The syndrome manifests itself strongly and comfortably within academia, given its elite nature and competitive atmosphere. In addition to feeling like a fake, research also shows that imposter phenomenon can impact researchers in ways that they “conduct less research and are less willing to present at conferences or publish.” These feelings and thoughts can manifest into insecurities resulting in or leading to anxiety and self-doubt.
So, the question then is, what can researchers do to control these feelings or keep them from effecting their work? Other than recognising these doubts and categorising them under the phenomenon of imposter syndrome, individuals can use other techniques to curb these feelings. According to Hugh, if the imposter feelings start to take over, researchers can focus on the evidence and separate imposter feelings and imposter syndrome from a real imposter. “The crucial feature of imposter feelings and the imposter syndrome is that there is clear evidence that you are not an imposter, but you still feel like one. So, if you want to know whether you are an imposter or not – look at the evidence,” he adds.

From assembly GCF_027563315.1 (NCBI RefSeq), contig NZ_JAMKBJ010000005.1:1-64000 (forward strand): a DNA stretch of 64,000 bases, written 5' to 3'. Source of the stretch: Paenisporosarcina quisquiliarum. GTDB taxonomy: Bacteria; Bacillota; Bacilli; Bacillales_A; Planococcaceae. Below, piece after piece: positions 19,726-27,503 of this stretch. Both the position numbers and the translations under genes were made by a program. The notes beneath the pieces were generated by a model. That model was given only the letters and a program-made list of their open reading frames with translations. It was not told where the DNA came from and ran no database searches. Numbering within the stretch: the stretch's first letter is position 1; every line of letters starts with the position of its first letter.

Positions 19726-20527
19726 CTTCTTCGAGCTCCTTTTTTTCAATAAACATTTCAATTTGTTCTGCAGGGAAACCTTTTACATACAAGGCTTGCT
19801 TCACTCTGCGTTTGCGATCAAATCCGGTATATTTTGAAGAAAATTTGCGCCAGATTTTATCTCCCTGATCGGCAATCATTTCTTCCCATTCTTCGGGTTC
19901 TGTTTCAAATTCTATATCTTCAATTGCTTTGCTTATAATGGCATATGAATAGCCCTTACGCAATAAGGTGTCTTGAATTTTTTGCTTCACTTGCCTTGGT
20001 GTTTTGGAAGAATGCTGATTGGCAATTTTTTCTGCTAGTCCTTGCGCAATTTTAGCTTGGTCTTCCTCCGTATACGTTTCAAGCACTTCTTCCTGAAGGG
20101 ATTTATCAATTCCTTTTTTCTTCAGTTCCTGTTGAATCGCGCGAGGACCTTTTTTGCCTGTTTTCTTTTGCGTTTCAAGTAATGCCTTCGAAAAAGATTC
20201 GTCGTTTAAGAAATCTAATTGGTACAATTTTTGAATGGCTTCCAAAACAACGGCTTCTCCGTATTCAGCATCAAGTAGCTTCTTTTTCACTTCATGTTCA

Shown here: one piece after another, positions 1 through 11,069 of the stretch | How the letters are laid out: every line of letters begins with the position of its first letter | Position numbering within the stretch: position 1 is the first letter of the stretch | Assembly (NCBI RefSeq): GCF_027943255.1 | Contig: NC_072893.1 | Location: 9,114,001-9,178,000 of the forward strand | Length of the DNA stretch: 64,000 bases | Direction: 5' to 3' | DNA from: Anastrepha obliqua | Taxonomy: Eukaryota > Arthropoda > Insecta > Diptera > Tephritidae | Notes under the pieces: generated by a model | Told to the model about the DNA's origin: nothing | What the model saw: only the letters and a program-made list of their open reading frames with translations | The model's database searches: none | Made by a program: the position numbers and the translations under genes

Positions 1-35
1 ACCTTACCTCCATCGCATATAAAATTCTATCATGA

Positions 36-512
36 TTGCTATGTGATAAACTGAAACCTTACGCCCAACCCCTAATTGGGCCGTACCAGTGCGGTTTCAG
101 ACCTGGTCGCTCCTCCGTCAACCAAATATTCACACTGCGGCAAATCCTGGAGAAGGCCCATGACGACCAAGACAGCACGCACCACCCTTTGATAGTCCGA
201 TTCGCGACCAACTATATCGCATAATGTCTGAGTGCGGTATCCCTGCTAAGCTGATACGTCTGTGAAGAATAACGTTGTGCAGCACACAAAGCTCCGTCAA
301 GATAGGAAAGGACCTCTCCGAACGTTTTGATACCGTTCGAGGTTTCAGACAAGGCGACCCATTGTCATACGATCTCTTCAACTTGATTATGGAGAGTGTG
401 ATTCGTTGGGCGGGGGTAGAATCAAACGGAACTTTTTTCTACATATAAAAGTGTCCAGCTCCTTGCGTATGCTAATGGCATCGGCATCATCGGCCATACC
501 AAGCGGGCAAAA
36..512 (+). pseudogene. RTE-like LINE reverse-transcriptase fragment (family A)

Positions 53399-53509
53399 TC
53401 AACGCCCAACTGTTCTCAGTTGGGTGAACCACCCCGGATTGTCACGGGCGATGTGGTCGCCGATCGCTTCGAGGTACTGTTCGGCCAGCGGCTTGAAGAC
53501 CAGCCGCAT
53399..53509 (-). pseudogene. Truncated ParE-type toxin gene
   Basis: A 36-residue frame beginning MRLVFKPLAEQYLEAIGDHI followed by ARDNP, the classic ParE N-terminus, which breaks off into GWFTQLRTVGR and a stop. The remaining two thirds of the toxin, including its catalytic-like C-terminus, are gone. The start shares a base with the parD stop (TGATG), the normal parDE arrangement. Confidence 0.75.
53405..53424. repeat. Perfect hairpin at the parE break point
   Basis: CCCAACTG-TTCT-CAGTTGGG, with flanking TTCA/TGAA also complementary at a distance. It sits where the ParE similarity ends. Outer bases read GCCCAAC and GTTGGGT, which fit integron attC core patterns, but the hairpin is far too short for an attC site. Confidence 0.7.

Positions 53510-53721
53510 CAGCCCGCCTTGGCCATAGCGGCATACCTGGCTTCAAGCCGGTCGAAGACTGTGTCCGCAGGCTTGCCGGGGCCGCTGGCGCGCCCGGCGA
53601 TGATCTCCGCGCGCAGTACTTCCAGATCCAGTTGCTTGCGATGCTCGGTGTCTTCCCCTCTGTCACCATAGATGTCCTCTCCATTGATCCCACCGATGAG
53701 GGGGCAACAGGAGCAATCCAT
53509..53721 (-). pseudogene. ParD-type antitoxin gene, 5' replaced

Yet, advice around these issues can be rather ambiguous and to concretely address these pertinent issues, Researcher Academy, with the help of Hugh Kearns, is devoting the month of November to discuss mental health and imposter syndrome. In a live webinar to take place on 23rd of November (2pm UTC), Hugh Kearns will discuss the not-so-exciting part of research and share techniques that can help you stay healthy while you work. The webinar will tackle the perineal issues within research that add stress and inhibit imposter feelings and will further ways of dealing with setbacks, strategies to efficiently counter imposter syndrome and most importantly, teach you how to switch off and take care of yourself. The webinar will give you a chance to interact with Hugh and ask any questions you have about maintaining a healthy research career. You can also join the Researcher Academy Mendeley group to ask any questions in advance which Hugh can make a part of the webinar.
See you then and happy researching!